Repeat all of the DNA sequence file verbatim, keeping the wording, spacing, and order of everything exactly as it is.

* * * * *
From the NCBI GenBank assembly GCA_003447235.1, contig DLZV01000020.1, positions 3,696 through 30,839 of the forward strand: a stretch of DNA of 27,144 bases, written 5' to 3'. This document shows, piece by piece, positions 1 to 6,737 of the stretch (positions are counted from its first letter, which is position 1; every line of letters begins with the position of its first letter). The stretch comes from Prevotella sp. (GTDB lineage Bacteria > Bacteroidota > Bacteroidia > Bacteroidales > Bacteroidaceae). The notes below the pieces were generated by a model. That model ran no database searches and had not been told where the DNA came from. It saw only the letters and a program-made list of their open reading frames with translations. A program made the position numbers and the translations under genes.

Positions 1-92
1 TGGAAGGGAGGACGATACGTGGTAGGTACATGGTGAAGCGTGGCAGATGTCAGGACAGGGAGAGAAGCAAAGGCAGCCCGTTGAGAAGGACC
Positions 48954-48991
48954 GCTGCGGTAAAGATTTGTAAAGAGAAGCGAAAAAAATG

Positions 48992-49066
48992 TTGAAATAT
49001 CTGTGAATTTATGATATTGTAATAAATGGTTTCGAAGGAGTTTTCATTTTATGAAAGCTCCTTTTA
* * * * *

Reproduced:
From the NCBI GenBank assembly GCA_003447235.1, contig DLZV01000020.1, positions 3,696 through 30,839 of the forward strand: a stretch of DNA of 27,144 bases, written 5' to 3'. This document shows, piece by piece, positions 1 to 6,737 of the stretch (positions are counted from its first letter, which is position 1; every line of letters begins with the position of its first letter). The stretch comes from Prevotella sp. (GTDB lineage Bacteria > Bacteroidota > Bacteroidia > Bacteroidales > Bacteroidaceae). The notes below the pieces were generated by a model. That model ran no database searches and had not been told where the DNA came from. It saw only the letters and a program-made list of their open reading frames with translations. A program made the position numbers and the translations under genes.

Positions 1-92
1 TGGAAGGGAGGACGATACGTGGTAGGTACATGGTGAAGCGTGGCAGATGTCAGGACAGGGAGAGAAGCAAAGGCAGCCCGTTGAGAAGGACC
Positions 48954-48991
48954 GCTGCGGTAAAGATTTGTAAAGAGAAGCGAAAAAAATG

Positions 48992-49066
48992 TTGAAATAT
49001 CTGTGAATTTATGATATTGTAATAAATGGTTTCGAAGGAGTTTTCATTTTATGAAAGCTCCTTTTA